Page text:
A video grab from footage broadcast by the UK Parliament’s Parliamentary Recording Unit (PRU) shows Baron Michael Heseltine speak in the House of Lords Chamber on the third day of The European Union (Notification of Withdrawal) Bill – Report Stage, in London on March 7, 2017. British Prime Minister Theresa May is facing a second defeat in the House of Lords on whether to give parliament the final say on leaving the EU but her timetable for triggering Brexit by the end of the month remains on track. / AFP PHOTO / PRU AND AFP PHOTO / HO /
British Prime Minister Theresa May has sacked Michael Heseltine, a senior figure in her Conservative Party, from various advisory roles for rebelling against the government in a Brexit vote in the House of Lords.
Heseltine, 83, a former deputy prime minister nicknamed “Tarzan” for his mane of hair, said he was called away from dinner with his wife late Tuesday to be sacked.
“My preoccupation has been from the very beginning that I believe that the referendum result is the most disastrous peacetime result that we’ve seen in this country,” he told BBC radio on Wednesday.
Heseltine, who had been working three to four days a week in an advisory role for the government, said he was surprised at the suddenness of his sacking since his position on Britain leaving the European Union was already well known.
He said the prime minister had “entirely the right” to sack him but added: “I’m sorry that the expertise which I have put at the government’s disposal over the last six years has now come to an end”.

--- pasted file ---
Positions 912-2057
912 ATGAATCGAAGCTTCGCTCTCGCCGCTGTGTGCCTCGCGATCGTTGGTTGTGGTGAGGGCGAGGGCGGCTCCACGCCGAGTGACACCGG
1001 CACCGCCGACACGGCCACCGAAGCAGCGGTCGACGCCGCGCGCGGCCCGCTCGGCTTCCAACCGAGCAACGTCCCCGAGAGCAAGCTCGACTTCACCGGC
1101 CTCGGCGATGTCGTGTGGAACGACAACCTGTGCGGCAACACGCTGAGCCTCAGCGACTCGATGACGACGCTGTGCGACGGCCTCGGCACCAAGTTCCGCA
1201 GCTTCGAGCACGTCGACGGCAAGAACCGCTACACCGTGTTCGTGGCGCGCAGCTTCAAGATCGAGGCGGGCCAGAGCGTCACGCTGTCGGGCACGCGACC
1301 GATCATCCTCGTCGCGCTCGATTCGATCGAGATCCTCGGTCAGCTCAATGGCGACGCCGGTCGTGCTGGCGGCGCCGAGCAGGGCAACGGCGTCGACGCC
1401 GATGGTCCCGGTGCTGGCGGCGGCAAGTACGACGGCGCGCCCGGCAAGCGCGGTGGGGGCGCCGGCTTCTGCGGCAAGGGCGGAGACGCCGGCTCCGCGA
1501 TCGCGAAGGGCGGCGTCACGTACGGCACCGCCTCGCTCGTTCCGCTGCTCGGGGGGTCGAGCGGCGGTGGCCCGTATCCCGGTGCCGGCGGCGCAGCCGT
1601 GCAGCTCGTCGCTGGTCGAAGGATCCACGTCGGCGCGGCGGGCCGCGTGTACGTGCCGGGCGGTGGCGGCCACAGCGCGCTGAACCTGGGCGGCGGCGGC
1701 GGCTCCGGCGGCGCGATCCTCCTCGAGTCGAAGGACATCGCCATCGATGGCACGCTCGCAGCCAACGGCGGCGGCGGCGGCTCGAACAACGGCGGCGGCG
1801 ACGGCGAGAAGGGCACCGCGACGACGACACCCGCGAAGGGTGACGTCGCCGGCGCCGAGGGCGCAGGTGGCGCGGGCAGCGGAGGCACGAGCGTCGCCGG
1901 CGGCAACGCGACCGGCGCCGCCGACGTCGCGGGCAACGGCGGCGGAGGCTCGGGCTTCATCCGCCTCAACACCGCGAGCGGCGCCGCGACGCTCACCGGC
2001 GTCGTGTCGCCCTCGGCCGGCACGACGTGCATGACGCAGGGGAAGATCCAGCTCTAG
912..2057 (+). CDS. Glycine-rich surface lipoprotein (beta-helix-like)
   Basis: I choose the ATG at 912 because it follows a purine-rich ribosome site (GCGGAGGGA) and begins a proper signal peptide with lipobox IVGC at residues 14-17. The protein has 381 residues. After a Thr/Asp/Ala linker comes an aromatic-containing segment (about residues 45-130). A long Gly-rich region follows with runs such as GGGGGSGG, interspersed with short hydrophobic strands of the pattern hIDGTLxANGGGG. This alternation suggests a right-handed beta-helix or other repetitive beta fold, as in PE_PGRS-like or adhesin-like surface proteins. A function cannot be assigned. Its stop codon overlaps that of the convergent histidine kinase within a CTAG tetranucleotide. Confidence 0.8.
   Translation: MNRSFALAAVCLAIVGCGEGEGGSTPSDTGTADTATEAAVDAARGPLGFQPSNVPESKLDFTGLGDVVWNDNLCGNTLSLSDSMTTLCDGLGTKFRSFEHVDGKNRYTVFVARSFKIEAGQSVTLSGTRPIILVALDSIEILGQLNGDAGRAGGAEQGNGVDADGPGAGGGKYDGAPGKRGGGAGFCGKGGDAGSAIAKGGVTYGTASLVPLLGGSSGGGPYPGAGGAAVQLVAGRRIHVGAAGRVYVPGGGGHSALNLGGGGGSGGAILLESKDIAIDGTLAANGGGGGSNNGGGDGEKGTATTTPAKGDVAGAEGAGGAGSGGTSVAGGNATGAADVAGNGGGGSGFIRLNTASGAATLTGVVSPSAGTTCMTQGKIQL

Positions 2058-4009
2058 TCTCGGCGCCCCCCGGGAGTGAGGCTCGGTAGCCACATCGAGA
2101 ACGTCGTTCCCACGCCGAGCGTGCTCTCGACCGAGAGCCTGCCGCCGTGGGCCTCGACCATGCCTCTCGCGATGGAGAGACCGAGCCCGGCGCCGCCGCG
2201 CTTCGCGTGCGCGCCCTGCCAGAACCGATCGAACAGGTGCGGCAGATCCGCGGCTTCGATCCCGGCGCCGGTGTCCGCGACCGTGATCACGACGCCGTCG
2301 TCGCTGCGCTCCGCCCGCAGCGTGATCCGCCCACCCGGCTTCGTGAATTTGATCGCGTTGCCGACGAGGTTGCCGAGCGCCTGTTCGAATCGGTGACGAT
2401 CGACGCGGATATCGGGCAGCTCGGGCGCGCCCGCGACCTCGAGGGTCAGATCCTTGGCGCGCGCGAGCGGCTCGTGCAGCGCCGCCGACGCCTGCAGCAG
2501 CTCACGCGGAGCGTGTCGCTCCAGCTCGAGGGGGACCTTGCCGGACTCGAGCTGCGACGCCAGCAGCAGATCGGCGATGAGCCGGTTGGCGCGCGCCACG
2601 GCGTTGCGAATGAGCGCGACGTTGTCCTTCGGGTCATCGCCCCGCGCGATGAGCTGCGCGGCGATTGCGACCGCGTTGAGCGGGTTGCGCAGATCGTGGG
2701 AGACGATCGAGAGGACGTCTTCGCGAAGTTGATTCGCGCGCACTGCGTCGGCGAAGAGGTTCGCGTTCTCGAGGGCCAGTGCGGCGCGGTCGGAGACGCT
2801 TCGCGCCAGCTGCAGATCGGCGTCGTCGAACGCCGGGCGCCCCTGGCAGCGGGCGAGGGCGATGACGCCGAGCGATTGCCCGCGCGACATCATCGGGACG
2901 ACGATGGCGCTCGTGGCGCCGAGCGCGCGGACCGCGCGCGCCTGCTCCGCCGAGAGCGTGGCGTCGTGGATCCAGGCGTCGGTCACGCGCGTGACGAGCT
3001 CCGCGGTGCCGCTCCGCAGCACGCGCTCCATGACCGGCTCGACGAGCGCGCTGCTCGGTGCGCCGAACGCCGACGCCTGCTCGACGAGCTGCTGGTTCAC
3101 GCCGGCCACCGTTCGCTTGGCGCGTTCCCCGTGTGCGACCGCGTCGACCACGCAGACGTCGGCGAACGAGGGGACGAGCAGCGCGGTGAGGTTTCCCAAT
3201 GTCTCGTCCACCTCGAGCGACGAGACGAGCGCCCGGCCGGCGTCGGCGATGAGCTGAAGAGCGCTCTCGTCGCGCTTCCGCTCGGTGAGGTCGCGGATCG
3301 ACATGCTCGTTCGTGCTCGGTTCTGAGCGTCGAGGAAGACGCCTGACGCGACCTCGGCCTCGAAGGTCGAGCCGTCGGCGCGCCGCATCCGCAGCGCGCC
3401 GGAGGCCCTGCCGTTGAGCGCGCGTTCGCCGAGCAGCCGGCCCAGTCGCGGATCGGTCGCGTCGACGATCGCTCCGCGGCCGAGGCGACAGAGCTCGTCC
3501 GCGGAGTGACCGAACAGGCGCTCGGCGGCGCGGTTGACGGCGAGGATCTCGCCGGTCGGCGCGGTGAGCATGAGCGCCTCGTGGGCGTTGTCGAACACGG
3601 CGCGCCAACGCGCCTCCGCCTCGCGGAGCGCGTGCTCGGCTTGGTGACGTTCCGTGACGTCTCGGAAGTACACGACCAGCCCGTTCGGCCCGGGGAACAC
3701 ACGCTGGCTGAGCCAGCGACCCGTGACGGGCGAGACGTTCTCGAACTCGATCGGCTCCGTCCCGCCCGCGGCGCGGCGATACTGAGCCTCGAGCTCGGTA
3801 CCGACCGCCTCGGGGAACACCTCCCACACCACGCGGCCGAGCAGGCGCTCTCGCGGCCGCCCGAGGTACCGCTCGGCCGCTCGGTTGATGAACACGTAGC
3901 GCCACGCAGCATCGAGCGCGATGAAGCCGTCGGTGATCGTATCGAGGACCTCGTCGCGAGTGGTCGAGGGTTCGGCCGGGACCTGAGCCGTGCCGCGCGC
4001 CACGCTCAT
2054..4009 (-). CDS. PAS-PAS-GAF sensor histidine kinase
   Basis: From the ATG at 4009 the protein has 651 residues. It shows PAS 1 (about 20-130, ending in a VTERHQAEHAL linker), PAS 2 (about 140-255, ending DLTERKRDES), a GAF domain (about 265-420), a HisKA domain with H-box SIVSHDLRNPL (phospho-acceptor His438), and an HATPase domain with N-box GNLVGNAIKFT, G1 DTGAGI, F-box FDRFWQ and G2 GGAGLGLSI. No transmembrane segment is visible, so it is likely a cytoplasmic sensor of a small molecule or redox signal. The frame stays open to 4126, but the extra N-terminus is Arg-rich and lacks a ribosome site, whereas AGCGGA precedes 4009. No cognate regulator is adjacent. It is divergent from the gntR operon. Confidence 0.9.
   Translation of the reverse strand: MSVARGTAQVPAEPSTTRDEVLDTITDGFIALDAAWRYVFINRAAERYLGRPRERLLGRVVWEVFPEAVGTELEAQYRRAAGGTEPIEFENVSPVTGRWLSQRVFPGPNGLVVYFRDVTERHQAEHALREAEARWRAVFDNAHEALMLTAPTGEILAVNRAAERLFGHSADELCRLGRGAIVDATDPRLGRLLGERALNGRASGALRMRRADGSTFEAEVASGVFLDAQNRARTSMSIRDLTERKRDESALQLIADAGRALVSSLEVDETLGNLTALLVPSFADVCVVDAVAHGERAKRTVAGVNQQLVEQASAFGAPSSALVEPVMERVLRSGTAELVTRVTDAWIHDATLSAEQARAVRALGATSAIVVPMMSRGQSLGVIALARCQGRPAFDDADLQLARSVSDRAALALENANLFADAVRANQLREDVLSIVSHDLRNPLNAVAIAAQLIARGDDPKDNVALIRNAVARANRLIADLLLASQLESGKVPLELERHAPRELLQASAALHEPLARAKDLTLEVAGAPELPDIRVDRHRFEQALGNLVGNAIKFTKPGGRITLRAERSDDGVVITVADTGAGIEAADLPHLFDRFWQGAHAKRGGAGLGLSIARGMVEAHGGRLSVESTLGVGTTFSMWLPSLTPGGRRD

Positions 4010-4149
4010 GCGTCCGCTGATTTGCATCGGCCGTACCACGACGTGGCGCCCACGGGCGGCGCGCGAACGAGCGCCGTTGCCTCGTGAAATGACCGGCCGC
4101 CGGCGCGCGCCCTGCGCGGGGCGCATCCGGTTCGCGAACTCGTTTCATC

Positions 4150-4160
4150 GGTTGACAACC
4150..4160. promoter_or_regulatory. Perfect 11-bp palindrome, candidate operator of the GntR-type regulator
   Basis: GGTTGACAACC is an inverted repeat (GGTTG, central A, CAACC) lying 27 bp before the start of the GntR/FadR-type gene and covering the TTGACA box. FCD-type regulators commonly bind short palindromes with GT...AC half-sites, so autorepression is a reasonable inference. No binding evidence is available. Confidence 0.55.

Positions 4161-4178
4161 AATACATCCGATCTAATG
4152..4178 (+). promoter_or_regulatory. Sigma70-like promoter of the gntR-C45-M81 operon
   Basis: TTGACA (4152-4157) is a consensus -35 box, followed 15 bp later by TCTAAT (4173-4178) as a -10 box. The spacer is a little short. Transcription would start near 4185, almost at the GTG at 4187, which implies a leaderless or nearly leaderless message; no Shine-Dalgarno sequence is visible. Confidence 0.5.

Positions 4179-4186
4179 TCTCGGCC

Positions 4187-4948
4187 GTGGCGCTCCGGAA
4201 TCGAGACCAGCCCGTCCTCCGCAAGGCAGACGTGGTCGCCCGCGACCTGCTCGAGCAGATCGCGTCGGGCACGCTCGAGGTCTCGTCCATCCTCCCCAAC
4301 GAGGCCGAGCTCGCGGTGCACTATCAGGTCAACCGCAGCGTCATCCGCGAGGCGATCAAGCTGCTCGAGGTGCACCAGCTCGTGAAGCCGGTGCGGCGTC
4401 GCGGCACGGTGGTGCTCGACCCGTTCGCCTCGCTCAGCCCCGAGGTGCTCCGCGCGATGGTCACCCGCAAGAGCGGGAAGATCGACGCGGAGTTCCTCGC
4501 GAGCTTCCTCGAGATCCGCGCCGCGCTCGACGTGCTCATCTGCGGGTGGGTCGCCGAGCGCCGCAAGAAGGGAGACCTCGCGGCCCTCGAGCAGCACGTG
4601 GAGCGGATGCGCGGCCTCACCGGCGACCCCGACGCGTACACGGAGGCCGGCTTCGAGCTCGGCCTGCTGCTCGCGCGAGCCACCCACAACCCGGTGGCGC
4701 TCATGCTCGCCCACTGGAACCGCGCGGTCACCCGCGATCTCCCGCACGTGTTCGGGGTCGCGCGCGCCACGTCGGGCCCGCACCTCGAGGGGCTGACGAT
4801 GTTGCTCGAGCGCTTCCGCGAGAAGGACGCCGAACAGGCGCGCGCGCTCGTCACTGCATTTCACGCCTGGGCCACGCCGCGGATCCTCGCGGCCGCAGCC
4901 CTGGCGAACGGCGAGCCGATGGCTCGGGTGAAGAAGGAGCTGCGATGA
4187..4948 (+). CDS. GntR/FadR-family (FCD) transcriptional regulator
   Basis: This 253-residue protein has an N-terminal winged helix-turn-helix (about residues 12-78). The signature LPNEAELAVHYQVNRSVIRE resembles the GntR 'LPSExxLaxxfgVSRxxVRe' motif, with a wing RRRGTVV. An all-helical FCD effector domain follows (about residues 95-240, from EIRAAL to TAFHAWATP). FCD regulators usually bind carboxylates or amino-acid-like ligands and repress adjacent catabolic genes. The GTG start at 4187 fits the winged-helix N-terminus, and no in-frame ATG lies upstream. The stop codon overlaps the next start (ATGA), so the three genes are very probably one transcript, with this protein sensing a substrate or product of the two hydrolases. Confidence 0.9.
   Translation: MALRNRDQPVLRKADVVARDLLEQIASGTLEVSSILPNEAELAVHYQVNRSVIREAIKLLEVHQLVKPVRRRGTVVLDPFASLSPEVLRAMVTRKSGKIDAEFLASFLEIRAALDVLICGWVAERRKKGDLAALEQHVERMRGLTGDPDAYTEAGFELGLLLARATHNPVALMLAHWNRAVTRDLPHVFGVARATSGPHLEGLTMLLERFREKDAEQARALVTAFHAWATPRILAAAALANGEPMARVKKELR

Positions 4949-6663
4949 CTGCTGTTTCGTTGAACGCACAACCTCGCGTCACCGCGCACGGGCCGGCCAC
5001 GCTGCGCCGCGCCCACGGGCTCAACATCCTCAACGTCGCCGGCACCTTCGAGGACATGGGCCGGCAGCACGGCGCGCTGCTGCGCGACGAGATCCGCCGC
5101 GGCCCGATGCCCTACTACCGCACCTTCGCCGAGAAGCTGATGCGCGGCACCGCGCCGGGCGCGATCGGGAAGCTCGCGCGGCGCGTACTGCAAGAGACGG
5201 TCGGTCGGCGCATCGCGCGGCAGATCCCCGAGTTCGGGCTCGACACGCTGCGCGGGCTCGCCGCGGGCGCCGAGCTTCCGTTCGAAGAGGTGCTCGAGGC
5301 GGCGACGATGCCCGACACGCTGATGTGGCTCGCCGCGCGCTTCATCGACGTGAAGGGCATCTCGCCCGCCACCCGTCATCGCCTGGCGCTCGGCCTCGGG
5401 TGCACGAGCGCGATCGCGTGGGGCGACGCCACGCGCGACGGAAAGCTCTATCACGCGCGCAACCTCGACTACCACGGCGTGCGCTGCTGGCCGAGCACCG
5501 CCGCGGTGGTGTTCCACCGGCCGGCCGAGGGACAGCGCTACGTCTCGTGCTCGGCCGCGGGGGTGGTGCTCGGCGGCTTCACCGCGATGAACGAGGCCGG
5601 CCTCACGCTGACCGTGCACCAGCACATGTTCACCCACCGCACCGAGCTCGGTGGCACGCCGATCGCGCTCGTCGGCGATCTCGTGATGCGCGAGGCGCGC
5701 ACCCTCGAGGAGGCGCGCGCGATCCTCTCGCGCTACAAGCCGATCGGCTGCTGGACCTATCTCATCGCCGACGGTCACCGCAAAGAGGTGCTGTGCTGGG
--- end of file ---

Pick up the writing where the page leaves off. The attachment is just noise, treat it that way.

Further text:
“However, in the last resort, I believe… the future of this country is inextricably interwoven with our European friends,” said Heseltine, a former defence minister who was once seen as a possible future prime minister.
“It’s the duty of parliament to assert its sovereignty in determining the legacy we leave to new generations of young people,” he said.
He was one of 13 Conservatives in parliament’s unelected upper House of Lords who voted for an amendment proposed by the opposition Labour Party on Tuesday that would give parliament the final say on how Britain leaves the EU.
The amended bill empowering May to begin Brexit is due to go before parliament again next week and the government has said it plans to trigger the two-year EU divorce proceedings by the end of this month.
The sacking was interpreted by some commentators as a warning to potential Conservative rebels in the elected lower House of Commons not to vote against the government.